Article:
Published By: Monolith
Reviewed By:
Eric Eckstein


"It doesn't get any better than this!"

-- Eric Eckstein, GamePen --


"You carved your soul to shreds in service of a forgotten, terrible god, but all your loyalty bought you were false promises and betrayal. You were among the Chosen, Tchernobog's most esteemed generals, dark angels who were to stand by his side and inherit the earth. But that was not to be.

Cast down and once again a prisoner of mortal flesh, you must seek out the rest of the Chosen-Ishmael, Gabriel, and your beloved Ophelia. Only with your combined strength can you find your way back to the Hall of the Epiphany and
face Tchernobog again. Only then will you understand why he has forsaken you.

Your journey will not be an easy one, but one thing is certain. Blood will flow."

Whoa, heavy!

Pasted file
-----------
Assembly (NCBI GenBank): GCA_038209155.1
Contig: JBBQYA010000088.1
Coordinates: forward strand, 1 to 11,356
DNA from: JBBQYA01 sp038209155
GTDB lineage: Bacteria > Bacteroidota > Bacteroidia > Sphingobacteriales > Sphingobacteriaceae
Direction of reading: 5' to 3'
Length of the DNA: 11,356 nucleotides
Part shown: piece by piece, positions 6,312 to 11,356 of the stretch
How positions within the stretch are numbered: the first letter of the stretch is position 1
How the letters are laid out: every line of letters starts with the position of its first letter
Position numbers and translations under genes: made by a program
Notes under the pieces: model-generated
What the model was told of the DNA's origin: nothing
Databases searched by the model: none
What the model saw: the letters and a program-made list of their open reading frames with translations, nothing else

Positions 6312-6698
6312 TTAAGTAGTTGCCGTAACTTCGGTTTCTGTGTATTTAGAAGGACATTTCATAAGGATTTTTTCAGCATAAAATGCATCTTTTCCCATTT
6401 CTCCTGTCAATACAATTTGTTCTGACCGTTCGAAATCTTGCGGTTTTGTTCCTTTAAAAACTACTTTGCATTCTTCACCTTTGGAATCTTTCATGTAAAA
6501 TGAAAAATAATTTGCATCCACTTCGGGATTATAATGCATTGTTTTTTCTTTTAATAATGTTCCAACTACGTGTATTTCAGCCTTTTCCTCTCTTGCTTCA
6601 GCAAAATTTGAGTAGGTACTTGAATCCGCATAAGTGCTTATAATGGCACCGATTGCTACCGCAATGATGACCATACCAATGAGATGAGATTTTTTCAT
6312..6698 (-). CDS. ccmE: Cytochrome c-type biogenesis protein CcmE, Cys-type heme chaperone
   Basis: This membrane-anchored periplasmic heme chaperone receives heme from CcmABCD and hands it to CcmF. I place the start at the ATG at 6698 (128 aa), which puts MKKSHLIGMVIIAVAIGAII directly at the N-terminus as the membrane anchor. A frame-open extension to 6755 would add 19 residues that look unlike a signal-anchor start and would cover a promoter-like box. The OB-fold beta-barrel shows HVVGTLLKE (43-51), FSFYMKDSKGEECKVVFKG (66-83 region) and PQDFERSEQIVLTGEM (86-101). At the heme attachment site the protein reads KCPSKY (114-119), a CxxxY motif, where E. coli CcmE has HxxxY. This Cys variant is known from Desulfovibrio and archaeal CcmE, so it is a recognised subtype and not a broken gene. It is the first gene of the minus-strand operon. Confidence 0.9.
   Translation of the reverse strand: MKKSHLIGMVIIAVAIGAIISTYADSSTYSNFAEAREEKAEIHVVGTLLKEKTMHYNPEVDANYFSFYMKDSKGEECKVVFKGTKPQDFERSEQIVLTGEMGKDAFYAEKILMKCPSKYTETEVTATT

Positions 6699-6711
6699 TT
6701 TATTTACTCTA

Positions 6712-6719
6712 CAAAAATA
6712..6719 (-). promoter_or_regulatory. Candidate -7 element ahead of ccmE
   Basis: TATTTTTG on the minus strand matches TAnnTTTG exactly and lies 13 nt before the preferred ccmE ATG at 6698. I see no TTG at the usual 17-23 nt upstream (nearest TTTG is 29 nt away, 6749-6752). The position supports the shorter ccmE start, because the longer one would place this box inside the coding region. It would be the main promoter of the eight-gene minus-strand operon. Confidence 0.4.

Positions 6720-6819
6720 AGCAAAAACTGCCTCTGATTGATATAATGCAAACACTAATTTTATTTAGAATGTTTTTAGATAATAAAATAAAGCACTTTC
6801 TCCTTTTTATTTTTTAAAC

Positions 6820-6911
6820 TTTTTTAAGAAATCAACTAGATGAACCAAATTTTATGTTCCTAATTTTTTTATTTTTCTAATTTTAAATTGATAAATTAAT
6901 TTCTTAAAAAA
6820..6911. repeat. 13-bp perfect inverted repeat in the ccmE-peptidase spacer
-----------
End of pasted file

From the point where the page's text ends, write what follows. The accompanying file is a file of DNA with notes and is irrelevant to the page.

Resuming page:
The Preview:

Blood is the latest 3D action game from Monolith Productions, at least the latest one in shareware form, and so far so good. Utilizing a refined version of Duke Nukem 3D's BUILD engine, Blood soaks us in macabre tongue-in-cheek action from start to finish.

As the above somewhat stumbles upon, the object of the game is to work your way through four episodes (only one for the shareware) and defeat the main boss, Tchernobog. You accomplish this by blowing away a lot of bad guys with a variety of heavy weaponry a la every other 3D action game. It doesn't get any better than this!

System Requirements:

Pentium: 75MHz
(Distribution Media) 4X CD-ROM drive
100% Sound Blaster Compatible
VGA 256-color
Keyboard, Mouse, Gamepad, Advanced Input
DOS 6.2